It went very smoothly and the transactional replication was set on our test machines using the backup of a Published database. As a test, I changed the data in a particular column in a table on the publisher. The result, it got replicated as expected. Since we had used Queued Updating subscriber, I had to test a data change on the Subscriber database to see whether it got queued by the Queue Reader and updated on the Publisher database. So, I changed the data in particular table on the Subscriber database. This time the result was not as expected. My Queue Reader failed with an error as follows:

Server: PublisherServerName, Database MyDatabaseName: ODBC Error:Could not find stored procedure ”upd.sp_MSsync_upd_MyArticleName_1”.

As the error suggests the Queue Reader was trying to execute the stored procedure sp_MSsync_upd_MyArticleName_1 on the Publisher database (which did existed in the database) with a wrong user “upd”. I opened every possible stored procedure and trigger that to part in that update statement but failed to understand why the Queue Reader was trying to execute the stored procedure in the context of a non existed user “upd”.

I then set up replication as normal, i.e. not taking the back up of the published database. Whilst pushing the subscriptions, I selected the option to initialise the data and schema on the subscriber. After setting up the replication, I did the same data modification tests and everything went on fine, without any errors with the Queue reader.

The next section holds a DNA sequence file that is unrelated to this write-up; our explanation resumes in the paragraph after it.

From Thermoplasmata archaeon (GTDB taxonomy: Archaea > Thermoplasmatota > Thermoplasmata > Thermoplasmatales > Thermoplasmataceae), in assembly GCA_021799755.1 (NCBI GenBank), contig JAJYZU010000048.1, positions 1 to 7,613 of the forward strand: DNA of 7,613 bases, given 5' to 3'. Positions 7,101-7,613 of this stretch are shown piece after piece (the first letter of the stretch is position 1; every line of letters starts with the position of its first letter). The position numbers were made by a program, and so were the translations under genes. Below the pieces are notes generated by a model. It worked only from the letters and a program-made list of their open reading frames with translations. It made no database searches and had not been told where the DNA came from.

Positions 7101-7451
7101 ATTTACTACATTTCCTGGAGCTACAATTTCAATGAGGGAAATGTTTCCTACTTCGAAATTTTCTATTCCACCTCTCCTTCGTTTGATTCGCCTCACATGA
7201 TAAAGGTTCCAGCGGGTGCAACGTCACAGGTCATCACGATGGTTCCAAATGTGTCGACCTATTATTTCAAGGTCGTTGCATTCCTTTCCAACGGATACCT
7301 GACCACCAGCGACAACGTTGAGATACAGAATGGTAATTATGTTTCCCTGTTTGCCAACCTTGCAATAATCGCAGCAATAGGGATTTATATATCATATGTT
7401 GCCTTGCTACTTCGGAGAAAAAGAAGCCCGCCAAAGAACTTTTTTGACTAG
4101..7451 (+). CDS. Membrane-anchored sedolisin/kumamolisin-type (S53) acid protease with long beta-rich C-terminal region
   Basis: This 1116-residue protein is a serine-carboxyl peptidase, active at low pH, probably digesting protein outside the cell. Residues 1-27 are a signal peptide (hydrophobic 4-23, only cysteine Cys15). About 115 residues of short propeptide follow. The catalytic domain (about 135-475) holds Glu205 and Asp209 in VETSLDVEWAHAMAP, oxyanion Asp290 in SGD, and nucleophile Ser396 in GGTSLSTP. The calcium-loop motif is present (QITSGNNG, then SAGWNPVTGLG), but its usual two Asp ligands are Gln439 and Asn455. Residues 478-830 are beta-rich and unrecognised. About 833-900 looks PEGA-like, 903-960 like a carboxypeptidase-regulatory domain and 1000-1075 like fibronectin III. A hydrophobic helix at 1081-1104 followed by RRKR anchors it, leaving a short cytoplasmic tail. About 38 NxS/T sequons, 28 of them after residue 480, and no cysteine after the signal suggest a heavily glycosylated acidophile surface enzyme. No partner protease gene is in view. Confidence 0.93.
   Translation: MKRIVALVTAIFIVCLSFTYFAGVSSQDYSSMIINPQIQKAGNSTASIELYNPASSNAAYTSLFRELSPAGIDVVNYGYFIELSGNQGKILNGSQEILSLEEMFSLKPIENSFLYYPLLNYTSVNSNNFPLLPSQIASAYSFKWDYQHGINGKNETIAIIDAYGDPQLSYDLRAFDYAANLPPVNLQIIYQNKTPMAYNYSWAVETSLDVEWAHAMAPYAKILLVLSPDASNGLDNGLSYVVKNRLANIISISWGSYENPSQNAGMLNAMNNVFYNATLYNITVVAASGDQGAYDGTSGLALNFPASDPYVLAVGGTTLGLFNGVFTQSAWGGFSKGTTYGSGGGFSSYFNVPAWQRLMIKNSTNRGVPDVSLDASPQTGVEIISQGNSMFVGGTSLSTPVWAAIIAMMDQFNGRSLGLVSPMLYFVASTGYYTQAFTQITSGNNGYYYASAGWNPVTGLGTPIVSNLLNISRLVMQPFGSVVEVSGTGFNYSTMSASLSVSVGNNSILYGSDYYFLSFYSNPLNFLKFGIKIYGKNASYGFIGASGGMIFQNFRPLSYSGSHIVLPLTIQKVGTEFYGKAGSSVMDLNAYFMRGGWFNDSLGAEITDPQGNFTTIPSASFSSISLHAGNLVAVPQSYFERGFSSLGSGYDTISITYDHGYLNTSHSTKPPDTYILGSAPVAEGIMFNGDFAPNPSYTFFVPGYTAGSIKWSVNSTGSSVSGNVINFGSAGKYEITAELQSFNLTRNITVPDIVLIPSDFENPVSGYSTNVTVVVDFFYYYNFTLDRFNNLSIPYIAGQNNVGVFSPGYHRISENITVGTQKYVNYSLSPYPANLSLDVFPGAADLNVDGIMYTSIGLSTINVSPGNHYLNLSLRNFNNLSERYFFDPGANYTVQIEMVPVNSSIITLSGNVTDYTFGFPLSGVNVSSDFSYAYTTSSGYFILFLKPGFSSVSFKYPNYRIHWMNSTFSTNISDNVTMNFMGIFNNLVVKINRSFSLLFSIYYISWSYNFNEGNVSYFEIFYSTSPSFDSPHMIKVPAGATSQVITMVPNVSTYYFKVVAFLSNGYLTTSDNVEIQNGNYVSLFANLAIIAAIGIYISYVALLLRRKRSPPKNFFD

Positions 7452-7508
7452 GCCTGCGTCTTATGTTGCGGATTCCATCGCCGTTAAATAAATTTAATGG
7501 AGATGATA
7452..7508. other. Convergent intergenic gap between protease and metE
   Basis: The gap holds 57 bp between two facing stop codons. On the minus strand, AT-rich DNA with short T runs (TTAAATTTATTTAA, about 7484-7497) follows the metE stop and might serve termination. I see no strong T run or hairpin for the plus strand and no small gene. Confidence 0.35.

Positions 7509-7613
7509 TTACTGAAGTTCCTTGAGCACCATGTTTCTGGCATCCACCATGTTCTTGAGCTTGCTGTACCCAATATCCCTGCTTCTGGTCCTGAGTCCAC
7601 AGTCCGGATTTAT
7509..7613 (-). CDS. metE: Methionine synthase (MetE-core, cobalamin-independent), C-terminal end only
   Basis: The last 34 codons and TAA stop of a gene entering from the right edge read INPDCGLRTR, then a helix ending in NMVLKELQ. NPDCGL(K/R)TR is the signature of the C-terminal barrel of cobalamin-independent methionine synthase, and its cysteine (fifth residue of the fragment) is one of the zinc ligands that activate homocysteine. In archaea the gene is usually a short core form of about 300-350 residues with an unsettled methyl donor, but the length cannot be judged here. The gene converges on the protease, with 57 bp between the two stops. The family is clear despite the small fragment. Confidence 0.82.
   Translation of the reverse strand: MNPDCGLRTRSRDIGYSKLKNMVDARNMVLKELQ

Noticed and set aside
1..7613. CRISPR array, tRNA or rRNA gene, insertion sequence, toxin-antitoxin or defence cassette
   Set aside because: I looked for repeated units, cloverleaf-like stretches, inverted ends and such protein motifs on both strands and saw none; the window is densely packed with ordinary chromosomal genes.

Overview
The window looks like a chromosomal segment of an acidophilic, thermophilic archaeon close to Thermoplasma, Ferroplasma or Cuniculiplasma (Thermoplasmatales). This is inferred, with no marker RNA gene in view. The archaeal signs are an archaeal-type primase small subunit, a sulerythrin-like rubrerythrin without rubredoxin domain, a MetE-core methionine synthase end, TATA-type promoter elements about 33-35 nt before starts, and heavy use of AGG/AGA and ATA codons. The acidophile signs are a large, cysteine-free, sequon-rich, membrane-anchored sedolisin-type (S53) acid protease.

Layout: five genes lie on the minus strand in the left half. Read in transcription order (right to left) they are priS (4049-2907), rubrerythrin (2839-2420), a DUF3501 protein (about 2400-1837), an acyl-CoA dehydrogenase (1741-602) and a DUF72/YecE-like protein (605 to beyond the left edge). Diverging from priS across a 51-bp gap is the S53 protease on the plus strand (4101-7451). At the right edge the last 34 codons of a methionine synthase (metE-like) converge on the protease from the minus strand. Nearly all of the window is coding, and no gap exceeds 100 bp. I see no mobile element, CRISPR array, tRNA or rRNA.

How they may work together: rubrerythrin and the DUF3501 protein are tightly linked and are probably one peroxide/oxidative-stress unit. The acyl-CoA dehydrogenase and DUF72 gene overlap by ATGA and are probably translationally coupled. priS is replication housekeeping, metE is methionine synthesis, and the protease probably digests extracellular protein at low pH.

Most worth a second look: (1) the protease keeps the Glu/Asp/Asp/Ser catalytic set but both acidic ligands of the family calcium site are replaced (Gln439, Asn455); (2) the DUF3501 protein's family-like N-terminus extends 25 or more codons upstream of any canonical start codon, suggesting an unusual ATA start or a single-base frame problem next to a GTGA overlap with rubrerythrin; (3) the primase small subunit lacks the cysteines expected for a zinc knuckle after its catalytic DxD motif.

This particular problem was happening only when subscriptions were created with the option not to initialize data at the subscriber.

After much trial and analysis, we decided to put this problem up to Microsoft©. And after two weeks of continuous interaction with Microsoft support team and their extensive tests and debugging, they realised that the Queue Reader version was being set according to what they said to a PRE SP3 version and was the reason why the stored procedure was being executed in the context of the user “upd”. This version information is calculated using the data in the queue_id in the table MSsubscription_agents. The Pre SP3 value in the table for the column was “mssqlqueue” and Microsoft had changed it to “mssqlqueueev2” in their Service Pack 4 for SQL Server 2000. So, they finally accepted it as their bug and gave a work around until they fix it in their subsequent Service Pack if any.

The work around is as follows:

Once you have set up the replication using the backup and restore method described in the article you would need to do the following:

1. Stop the Queue Reader and the Distribution Agents

2. Execute the following piece of SQL on SQL Query Analyzer© on the Subscriber database:

sp_configure ‘allow update’,1
reconfigure with override
update dbo.MSsubscription_agents set queue_id = ‘mssqlqueuev2’ where queue_id = ‘mssqlqueue’
sp_configure ‘allow update’,0
reconfigure with override

3. Start the Queue Reader and the Distribution Agents.

Simple!! isn’t it? But it took two weeks for Microsoft© support team to come out with it.

At the end it was indeed a great exercise for me to go little more in depth into SQL Server 2000 Transactional replication.

More later!!!!